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Stirling Prize winner picked for £1.2bn Silvertown Tunnel project

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The AJ can reveal that RIBA Stirling Prize-winning practice dRMM has landed a key role on the £1.2 billion Silvertown Tunnel project

The architect is working on the portal buildings for the new 1.4km tunnel under the river Thames between Greenwich and Silvertown, as well as a ‘fully accessible’ proposed cycle and footbridge across the northbound approach to the Blackwall Tunnel.

The practice is part of the Riverlinx consortium of Spanish construction giant Ferrovial subsidiary Cintra, BAM PPP PGGM, Macquarie Capital and SK E&C, which was awarded the construction contract by project backer Transport for London (TfL) in November.

According to TfL, the twin-bore road tunnel will follow the route of the existing Emirates Air Line cable car and aims to ‘reduce congestion at the Blackwall Tunnel and improve the reliability and resilience of the wider road network’.

The organisation added: ’The population and traffic will increase in this area of London because of major developments under way and planned on Greenwich Peninsula and at the Royal Docks, Stratford and Barking Riverside.’

A spokesperson for dRMM, which was co-founded by current National Infrastructure Commission board member Sadie Morgan, said: ’The project is at an early stage and we are developing designs using sustainable construction materials.

‘We have approached the brief as an excellent opportunity to make vital infrastructure sustainable and contribute positively to the urban realm.’

David Rowe, head of major projects sponsorship at TfL said: ’The new twin-bore Silvertown tunnel, located within the extended Ultra Low Emission zone, will help enable the introduction of new bus services across the river in east London and improve the reliability and resilience of the local road network.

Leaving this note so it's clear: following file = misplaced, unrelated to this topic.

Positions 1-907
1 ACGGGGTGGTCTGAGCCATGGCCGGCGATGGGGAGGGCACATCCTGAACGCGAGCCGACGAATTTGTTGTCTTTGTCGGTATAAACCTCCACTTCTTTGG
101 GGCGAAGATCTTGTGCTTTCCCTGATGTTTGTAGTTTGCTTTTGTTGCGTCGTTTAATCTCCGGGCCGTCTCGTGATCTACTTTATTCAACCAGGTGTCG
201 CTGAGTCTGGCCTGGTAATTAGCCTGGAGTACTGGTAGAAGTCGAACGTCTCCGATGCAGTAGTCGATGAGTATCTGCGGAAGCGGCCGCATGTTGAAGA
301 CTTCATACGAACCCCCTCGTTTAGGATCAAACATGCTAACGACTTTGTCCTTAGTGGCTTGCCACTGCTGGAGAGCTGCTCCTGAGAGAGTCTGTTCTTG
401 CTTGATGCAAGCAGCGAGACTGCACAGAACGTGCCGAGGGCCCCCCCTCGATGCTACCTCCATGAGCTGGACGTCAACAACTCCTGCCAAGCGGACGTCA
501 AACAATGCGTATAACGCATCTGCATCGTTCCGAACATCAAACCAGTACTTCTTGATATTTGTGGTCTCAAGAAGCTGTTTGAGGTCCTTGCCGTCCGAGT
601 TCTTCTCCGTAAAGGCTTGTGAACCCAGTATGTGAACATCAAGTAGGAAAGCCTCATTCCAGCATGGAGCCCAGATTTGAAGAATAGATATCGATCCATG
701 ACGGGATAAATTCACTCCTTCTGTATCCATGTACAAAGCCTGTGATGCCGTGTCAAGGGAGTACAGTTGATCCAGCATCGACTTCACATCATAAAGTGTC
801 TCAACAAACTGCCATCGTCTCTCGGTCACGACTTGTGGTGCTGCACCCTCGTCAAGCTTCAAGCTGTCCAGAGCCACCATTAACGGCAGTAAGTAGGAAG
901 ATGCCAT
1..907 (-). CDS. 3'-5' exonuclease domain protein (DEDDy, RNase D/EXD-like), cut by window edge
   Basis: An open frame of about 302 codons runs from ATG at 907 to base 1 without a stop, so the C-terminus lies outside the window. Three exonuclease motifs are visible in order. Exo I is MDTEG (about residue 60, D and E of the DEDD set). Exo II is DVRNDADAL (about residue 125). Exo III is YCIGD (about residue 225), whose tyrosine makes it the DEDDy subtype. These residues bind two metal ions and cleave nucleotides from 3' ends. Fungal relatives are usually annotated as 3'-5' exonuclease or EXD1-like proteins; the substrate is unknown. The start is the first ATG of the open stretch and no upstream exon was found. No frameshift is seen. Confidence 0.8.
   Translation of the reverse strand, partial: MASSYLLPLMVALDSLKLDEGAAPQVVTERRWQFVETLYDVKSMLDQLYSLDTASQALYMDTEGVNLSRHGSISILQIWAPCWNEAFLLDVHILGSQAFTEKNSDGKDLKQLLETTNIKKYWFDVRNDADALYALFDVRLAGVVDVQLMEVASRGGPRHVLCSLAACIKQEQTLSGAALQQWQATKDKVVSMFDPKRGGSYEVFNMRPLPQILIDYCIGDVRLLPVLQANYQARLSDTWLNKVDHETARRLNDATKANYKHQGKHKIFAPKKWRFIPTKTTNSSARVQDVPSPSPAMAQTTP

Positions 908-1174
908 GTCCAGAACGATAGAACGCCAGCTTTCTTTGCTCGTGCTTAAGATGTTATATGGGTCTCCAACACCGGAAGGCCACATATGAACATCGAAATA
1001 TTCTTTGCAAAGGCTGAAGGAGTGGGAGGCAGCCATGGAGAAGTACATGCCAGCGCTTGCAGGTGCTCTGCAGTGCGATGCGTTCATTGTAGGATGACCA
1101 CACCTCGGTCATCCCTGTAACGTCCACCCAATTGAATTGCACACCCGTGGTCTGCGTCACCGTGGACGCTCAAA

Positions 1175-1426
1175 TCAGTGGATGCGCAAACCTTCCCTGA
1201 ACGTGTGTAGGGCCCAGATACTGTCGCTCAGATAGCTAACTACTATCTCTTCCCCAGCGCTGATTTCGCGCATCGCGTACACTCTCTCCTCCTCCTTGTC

’We are looking forward to seeing the designs from dRMM, which are expected to be high quality and fit seamlessly into the wider regeneration of the areas on both sides of the river.

’The replacement cycle/footbridge will also support our wider aspirations for more journeys made by walking and cycling, and will connect into planned redevelopments around the Greenwich Peninsula.’

dRMM is a signatory of Architects Declare which includes among its commitments a pledge to ’evaluate all new projects against the aspiration to contribute positively to mitigating climate breakdown, and encourage our clients to adopt this approach’.

Two years ago, TfL was granted a Development Consent Order by the Department for Transport for the subterranean scheme – an order which effectively gives the green light to any development categorised as a Nationally Significant Infrastructure Project (NSIP).

Construction had been expected to begin this year, with the new tunnel opening ‘from 2025’.

However, the massive scheme is not without its critics.

In March, Liberal Democrat London Assembly member Caroline Pidgeon said: ‘Silvertown road tunnel is already turning out to be a hugely expensive construction project and I expect its financial cost will escalate even further.

’The project should be cancelled and the money invested in much-needed upgrades to the Tube network, such as signalling upgrades on the Piccadilly line. More money also needs to be invested in walking and cycling infrastructure, including a pedestrian and cycle bridge linking Rotherhithe to Canary Wharf.’